What's the biggest mistake a filmmaker does when submitting?

Tamir: The biggest mistake for me is when a filmmaker makes assumptions. A lot of filmmakers assume that we understand what they are giving us. Sometimes it's not clear what they’ve written or a filmmaker assumes we understand why they’ve listed their budget at a particular number. Often times a filmmaker will put a [budget] number for the sake of putting one in when they should really take a step back and either admit that they don't know or properly hire a line producer to really take a look at the project. I could go on, but the main theme is assume nothing, be as thorough and clear in your application as possible, because as Ryan noted, we're not the only ones taking a look at your project so what I may know other people may not.

Ryan: I would also say don't take it personally. This is professional, just realize we're part of a larger organization and it's not just Tamir and I. We're just one part of a big wheel that's looking to work and help filmmakers. Just because we can't fund you right now doesn't mean we don't like the film.

Also, filmmakers will just email us asking questions when almost anything that they would possible want to know is on our website. I suggest go through our entire website. We have a large frequently asked question section for each program. Also, look at the films we've supported because it will really put your film and what you’re applying for in perspective.

Is there anything filmmakers can do once they've submitted to help their projects?

Ryan: I think you have one chance to submit per cycle, so put your best foot forward.

Tamir: I agree with Ryan. Unless there's some kind of major attachment or you got a major influx of funding—

Ryan: Or someone has picked up the film. These larger updates are important for us to get.

AUDIO: Ryan gives you tips on sending in the right treatment and sample footage


What's the one thing a filmmaker should never do while submitting their project?

Ryan: We have a cycle that's open for two months and on the eve of our closing day we get a thousand phone calls and I would say 96% of the actual submissions pour into us right at the deadline. Calling us on the deadline day is not the best idea. You have two months to prepare for it. And realize if you submit to us earlier you're not going to be lumped in with thousands of other submissions. Even a couple of weeks earlier is a good thing.

Tamir: Exactly what Ryan said. [Laughs]

Is there a topic or story that you think isn't told enough and you'd like to see more submissions of?

Tamir: We tend to get a lot of dramas but not a lot of comedies. We'd like to see more comedies and more genres other than traditional dramas.

Ryan: For me I'd like the filmmaker to show me what I should be looking for more. That's the great thing about our job is when evey submission period closes you can see the current trends in filmmaking in terms of topic, style, craft, and it is really incredible. My challenge to the filmmaker is show me something I haven't seen before.

Any new grants within your programs?

Ryan: We have a few new grants launching this fall with our submissions. One is the TFI/ESPN Prize which really further solidifies the relationship that Tribeca has with ESPN. ESPN has been a partner of the Tribeca Film Festival for a number of years; they have the sports festival during TFF. The prize is a $30,000 grant under the TFI Documentary Fund that is for the development or production of a feature documentary that focuses on a character-driven piece that has sports or athleticism or competition within its themes. I'm really excited about that because I think over the years you've seen these human interest stories that focus on sports, so I'm just so happy to have an area where we can specifically support those films. And then through the TFI Latin America Media Arts Fund we're working with an organization in the UK called WorldView for the TFI/WorldView Partnership, which will support the development of documentary projects from the Caribbean and Latin America. I'm really excited about the Caribbean aspect of it because really our goal is to find and discover emerging talent from all over the world and the Caribbean is a region that we've never been able to hit before. We always look for filmmakers there every year but we've never found a way to actually communicate with that audience so I think this is really going to help us get into those areas of the world that we haven't been able to reach before.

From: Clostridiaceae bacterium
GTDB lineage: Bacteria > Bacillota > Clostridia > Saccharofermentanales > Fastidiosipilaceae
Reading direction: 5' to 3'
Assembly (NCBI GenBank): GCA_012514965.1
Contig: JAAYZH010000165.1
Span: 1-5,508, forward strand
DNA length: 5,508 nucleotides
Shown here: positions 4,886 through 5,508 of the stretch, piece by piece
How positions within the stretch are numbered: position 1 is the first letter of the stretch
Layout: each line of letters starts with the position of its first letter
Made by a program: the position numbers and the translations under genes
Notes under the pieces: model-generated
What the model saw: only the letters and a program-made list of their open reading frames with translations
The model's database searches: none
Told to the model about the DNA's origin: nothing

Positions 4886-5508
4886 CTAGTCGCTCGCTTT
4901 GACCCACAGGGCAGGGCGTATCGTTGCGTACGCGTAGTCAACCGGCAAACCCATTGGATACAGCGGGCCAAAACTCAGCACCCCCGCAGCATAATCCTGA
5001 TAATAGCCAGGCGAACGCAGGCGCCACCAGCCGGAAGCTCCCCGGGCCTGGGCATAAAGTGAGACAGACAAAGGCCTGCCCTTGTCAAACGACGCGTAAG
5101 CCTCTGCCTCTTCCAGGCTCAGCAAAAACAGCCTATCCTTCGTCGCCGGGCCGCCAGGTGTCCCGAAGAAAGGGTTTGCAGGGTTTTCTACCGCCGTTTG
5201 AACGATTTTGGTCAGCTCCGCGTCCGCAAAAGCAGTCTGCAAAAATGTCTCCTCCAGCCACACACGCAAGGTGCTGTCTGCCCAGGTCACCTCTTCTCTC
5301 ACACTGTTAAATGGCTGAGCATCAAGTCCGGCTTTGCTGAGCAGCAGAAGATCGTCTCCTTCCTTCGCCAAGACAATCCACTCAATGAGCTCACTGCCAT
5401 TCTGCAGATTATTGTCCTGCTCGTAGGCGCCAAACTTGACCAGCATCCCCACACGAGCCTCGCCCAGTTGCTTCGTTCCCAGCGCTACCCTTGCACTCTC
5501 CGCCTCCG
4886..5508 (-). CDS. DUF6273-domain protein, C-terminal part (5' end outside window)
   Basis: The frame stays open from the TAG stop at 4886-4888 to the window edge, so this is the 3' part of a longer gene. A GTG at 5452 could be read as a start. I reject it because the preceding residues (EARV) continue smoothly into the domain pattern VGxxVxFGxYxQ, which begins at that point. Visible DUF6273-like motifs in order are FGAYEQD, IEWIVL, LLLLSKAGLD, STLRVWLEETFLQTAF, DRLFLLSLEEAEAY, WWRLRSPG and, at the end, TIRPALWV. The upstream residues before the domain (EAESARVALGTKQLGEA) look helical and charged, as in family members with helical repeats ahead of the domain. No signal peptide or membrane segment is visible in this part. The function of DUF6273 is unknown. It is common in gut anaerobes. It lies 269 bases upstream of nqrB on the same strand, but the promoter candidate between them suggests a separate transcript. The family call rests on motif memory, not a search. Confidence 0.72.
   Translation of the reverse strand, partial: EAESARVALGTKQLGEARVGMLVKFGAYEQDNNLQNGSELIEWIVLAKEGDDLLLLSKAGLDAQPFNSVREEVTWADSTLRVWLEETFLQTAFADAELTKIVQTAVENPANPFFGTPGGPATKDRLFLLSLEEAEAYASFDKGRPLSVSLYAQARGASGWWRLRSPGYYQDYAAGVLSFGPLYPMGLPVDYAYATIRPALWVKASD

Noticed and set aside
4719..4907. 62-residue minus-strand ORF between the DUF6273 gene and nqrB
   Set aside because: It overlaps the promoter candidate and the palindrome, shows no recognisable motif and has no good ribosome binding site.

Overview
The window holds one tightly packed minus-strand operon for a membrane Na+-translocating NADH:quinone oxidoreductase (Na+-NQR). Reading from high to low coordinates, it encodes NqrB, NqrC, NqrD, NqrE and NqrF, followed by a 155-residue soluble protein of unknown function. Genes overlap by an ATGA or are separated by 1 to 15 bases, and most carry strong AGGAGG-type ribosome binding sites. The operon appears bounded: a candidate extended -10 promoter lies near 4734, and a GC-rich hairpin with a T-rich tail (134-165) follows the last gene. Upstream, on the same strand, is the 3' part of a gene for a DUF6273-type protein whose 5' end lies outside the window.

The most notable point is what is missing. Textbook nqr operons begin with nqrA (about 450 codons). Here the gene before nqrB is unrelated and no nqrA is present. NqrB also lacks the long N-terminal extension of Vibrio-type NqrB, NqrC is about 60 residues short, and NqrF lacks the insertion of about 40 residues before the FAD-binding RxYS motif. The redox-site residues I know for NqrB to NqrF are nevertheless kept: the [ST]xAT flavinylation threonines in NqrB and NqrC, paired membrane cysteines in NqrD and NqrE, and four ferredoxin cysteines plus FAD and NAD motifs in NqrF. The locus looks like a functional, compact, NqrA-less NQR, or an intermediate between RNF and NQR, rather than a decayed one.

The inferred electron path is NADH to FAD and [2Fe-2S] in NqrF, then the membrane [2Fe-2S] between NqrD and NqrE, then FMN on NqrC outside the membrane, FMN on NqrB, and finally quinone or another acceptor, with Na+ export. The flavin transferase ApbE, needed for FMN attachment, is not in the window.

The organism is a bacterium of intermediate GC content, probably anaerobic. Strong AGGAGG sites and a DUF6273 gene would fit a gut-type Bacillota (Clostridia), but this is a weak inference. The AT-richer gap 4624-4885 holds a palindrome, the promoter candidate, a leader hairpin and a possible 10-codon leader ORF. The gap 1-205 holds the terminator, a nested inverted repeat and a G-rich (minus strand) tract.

Tamir: On the narrative end we have a new endeavor that we're excited about called the Heineken Affinity Award, which is going to draw attention to African-American filmmakers and the films they're making. And the winner of this award will receive a $20,000 grant. We're going to be able to showcase 10 filmmakers via our website and other marketing and promotional outlets and we're going to highlight both their previous work and projects they're currently working on. It's a nomination process from the industry which is a great aspect and then voting will be open to the public and it's up to them to choose their favorite out of the 10 that we're going to spotlight..

What's the best advice you can give a filmmaker who's submitting their project on Sept. 5?

Tamir: Be strategic when you're applying. I personally look for filmmakers that are not submitting to us because they want to make a film but because they are making a film, and that's really important to me. You don't have to be making a film by being on set behind a camera, you can be making a film by every day re-writing a draft of your story, or continuing to have conversations with different producers or talent to attach themselves. But overall the point is to actively work on your project by the time you are applying to us and going forward. Because that's the best way that we can provide our support to you.

Ryan: I'm honestly looking for really good stories that happen to be documentary films that haven't been told before, so show us what you got.
[Photo: (Left-Right) Tamir Muhammad and Ryan Harrington]